Monday, 19 June 2017

Pipits, Larks, Starts and Darts at Thursley Common

15th June 2017

Of course the original objective was to photograph the Red-footed Falcon at Frensham Common, but that hadn't been seen since 7.30am, and so after an hour we took the strategic decison to move to Thursley Common in the hope of some Hobbys and Dartford Warblers.

I sensed we might be in for a good day as, just as I was sitting in the boot having a sandwich, I looked up and there in front of me just 8 yards away was a superb male Redstart. Of course by the time I had found the camera it was long gone. I have been to Thursley several times before, but always for dragonflies, so really have no idea what birds are here.

So off we set and not too surprisingly, in view of the fact that we were in an acid bog and heathland, the first birds we came across were Stonechats. I normally photograph Stonechats during the winter months so these, especially the males, were rather more colourful. Also along the boardwalks Goldfinches were posing on the Gorse.












We also saw Redstarts at a few places on our route, and what was noticeable was that it was the males that enjoyed the sunshine, whilst the females seemed happier collecting food for their offspring in the shadows.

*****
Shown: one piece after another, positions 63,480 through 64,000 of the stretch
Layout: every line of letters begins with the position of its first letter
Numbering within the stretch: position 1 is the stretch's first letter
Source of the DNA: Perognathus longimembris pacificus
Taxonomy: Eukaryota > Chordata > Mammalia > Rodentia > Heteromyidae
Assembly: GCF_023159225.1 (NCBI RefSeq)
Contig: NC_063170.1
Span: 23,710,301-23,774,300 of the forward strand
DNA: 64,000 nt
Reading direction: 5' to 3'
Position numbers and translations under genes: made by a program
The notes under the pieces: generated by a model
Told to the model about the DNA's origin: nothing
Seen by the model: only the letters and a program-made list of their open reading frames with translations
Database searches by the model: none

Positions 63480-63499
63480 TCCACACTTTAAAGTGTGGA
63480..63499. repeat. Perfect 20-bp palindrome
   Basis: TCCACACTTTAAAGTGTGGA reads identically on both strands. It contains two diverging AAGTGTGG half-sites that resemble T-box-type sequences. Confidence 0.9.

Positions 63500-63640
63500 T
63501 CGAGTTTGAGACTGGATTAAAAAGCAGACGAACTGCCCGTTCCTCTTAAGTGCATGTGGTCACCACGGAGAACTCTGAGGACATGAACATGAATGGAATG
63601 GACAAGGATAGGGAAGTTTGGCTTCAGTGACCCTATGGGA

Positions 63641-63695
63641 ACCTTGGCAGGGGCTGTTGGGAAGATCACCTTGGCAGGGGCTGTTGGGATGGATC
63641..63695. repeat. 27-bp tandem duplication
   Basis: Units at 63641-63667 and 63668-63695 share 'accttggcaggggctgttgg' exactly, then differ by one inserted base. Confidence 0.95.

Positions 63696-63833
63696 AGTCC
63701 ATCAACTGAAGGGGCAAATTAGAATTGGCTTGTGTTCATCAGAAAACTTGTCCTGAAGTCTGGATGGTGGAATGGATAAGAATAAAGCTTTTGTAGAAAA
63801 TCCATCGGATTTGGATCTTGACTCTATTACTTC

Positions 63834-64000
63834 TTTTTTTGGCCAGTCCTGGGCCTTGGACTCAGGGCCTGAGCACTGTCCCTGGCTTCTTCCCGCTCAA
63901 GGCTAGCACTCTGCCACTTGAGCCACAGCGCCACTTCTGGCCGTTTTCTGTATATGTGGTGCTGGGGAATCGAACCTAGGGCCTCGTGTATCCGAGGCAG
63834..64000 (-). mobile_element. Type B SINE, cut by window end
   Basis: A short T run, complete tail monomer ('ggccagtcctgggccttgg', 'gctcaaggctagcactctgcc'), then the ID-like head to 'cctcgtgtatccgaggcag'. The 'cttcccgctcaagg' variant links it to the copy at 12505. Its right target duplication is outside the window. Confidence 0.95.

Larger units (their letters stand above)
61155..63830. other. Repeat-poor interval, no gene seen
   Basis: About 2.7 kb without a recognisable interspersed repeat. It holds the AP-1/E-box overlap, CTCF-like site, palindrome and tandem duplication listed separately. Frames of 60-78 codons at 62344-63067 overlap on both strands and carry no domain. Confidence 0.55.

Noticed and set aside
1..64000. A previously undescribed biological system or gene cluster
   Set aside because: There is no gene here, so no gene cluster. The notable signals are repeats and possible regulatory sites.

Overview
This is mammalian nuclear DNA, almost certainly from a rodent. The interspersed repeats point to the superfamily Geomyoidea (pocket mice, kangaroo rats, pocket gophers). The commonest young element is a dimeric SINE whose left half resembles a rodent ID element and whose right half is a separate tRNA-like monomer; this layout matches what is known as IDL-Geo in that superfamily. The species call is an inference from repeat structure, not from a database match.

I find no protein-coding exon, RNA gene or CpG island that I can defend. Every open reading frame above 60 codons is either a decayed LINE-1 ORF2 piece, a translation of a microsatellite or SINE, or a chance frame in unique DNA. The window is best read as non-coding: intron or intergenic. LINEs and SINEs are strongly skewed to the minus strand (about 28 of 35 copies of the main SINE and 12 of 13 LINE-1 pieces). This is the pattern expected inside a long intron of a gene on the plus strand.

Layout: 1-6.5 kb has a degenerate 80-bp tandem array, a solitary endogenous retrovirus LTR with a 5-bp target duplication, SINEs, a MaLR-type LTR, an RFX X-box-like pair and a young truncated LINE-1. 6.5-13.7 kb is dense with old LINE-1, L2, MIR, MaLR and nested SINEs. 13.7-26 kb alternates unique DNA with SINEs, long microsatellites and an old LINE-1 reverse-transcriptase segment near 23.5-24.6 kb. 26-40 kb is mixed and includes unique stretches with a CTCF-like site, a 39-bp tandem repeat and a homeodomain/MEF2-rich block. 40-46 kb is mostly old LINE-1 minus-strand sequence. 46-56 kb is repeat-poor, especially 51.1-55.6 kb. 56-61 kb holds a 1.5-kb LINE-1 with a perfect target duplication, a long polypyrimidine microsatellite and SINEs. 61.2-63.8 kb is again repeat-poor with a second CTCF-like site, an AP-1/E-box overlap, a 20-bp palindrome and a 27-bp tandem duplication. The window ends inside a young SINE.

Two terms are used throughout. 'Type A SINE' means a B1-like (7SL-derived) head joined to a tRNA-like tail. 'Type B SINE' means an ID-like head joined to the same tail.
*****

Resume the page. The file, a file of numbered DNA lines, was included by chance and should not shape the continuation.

I normally go to The Brecks for Tree Pipits, but up on the heath here they were far more numerous and were singing from several trees. One particular individual was particularly confiding and allowed us to approach to within just 8 yards as it posed on a burnt log. Note the thin striations on the flanks, the stouter bill and tiny hind claw compared to a Meadow Pipit.














A little further along the track there were a few birds chasing around low over the heath, eventually dropping into cover. More Tree Pipits? A stealthy approach managed to locate one of the birds which turned out to be, not a Tree Pipit, but a Wood Lark. Once again we were able to get within just 8 yards.










Well, can this day get any better? Yes it can. As we approached the end of the track, we could hear the unmistakeable jangle of a Dartford Warbler. Now these birds are harder than you can imagine. Yes, they are loud and you can get just yards from them. The problem is that they often sing from the centre of a bush, so can be heard but not seen.

When they do eventually break cover, you very often have just a few seconds to grab a shot before they drop down again into cover. However, with a little patience it is possible to hear them, see them and grab a shot which I managed to do. Not the best, but I WILL BE BACK!!!










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